Finally, to have the power to give love from the heart we must be filled with the Holy Spirit. In the scriptures the Holy Spirit is the person of the Godhead by which God expresses his power in this world. If God is Love the Holy Spirit is God’s Love in action. And while we all receive the Holy Spirit when we come to believe in Christ, scripture suggests that we can let His love sink deeper into our being if we are willing to receive his love. Paul prays this prayer for the believers at the church at Ephesus, “ I pray that, according to the riches of his glory, he may grant that you may be strengthened in your inner being with power through His Spirit, and that Christ may dwell in your hearts through faith, as you are being rooted and grounded in love.”(Ephesians 3:!6). I think Paul has to pray that Christ may dwell in our hearts richly and that we may be rooted and grounded in love because like Daniel sometimes we violently resist God’s real love. We have become content with imposter loves that practice the form of godliness without its power. We are beggars in the orphanage of the world content to eat porridge, even when the feast of the lamb lays on the other side of the door. Because at least in the land of beggars we get to rule our own lives. In the Kingdom of Christ we must trust and obey. For there is no other way to be happy in Jesus than to trust and obey.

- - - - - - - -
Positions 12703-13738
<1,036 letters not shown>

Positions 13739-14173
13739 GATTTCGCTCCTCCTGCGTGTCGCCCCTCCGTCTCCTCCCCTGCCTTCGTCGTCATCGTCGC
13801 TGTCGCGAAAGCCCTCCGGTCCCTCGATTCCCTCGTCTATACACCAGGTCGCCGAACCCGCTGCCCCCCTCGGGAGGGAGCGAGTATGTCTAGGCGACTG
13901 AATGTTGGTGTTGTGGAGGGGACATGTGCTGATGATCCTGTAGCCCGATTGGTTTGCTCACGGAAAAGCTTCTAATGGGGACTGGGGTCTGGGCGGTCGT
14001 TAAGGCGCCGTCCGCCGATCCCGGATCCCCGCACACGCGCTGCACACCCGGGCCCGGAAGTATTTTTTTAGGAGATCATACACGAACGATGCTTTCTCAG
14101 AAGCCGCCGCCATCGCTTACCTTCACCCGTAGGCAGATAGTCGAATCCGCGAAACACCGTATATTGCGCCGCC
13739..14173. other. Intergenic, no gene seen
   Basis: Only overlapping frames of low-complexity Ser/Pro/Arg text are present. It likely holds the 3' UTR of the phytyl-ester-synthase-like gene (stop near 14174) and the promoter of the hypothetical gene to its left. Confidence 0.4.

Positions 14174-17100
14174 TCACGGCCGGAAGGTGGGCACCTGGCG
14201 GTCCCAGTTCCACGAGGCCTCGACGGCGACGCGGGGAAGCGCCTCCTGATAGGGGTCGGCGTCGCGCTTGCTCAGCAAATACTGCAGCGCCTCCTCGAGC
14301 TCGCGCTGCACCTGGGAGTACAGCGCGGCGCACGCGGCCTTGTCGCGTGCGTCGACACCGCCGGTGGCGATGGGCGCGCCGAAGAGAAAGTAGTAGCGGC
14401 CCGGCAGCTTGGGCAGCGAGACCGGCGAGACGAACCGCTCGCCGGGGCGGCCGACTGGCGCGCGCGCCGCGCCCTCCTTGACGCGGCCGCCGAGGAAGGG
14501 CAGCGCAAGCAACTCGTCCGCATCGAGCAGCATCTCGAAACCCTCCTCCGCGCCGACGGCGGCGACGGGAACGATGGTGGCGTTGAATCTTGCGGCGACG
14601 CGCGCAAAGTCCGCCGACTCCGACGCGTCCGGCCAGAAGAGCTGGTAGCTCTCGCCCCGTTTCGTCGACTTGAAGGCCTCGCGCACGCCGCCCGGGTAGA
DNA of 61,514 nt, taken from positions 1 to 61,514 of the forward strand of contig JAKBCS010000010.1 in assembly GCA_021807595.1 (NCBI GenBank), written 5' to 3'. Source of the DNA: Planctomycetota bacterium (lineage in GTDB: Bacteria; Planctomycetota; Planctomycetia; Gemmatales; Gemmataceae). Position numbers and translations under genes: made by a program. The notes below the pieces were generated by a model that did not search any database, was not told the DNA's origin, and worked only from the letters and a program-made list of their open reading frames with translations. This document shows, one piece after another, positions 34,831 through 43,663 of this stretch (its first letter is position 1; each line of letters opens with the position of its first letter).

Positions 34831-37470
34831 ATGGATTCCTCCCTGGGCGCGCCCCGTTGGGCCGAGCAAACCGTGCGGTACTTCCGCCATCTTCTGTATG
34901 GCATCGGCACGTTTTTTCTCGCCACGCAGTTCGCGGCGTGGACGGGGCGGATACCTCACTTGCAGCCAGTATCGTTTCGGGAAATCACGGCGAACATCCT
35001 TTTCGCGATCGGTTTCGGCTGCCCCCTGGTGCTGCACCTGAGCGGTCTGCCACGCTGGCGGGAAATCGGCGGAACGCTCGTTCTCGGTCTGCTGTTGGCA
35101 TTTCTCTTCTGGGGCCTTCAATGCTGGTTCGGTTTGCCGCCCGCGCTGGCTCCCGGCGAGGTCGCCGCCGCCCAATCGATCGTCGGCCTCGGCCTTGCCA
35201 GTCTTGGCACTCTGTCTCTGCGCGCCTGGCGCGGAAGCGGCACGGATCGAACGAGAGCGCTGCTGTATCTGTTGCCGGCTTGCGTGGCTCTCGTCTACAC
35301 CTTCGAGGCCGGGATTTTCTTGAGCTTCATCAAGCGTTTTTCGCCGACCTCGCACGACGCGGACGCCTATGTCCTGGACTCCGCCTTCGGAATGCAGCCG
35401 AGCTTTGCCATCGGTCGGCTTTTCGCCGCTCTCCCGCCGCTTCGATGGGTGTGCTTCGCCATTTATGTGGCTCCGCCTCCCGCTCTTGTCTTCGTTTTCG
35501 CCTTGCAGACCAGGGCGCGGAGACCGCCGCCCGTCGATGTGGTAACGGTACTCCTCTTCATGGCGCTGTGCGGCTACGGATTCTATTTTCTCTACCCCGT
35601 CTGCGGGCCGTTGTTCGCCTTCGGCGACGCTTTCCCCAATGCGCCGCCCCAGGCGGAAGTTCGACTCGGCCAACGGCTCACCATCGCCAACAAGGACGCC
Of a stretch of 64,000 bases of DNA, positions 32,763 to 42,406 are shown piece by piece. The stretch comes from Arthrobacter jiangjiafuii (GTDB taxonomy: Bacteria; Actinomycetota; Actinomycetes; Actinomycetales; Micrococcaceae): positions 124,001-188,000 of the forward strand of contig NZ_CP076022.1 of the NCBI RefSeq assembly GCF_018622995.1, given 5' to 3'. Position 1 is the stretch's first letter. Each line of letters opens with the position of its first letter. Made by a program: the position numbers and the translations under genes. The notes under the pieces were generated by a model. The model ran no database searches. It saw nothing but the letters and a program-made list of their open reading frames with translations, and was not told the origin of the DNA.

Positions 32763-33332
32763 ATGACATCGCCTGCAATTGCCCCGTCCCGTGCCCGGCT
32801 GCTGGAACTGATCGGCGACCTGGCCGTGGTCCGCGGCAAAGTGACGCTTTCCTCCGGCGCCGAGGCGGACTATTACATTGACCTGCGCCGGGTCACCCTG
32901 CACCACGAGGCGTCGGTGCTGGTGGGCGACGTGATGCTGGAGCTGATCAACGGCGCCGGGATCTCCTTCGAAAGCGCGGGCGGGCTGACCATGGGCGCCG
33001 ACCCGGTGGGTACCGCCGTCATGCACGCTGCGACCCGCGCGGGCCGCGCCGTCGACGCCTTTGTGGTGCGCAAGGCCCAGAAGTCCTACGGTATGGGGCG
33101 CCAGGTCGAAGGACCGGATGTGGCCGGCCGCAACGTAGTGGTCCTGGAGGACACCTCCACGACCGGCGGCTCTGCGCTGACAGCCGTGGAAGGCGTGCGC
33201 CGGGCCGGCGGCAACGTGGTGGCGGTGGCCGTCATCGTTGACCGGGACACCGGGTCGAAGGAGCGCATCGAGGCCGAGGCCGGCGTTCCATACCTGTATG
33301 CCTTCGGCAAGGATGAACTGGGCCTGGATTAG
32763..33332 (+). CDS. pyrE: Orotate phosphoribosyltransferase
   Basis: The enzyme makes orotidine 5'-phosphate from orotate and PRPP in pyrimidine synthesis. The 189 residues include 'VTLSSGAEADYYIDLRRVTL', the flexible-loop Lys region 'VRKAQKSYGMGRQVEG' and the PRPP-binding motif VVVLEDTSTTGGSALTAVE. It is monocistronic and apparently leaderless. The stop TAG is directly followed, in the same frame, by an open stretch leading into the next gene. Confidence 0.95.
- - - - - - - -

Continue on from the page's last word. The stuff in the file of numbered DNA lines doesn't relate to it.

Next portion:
But God has given us the power to make the transition from porridge to finest wheat through the power of the Holy Spirit. He has given us the power not only to receive real love but to give real love through his Holy Spirit. This is what Ken Wilson says about the Holy Spirit’s power to love in decision to love.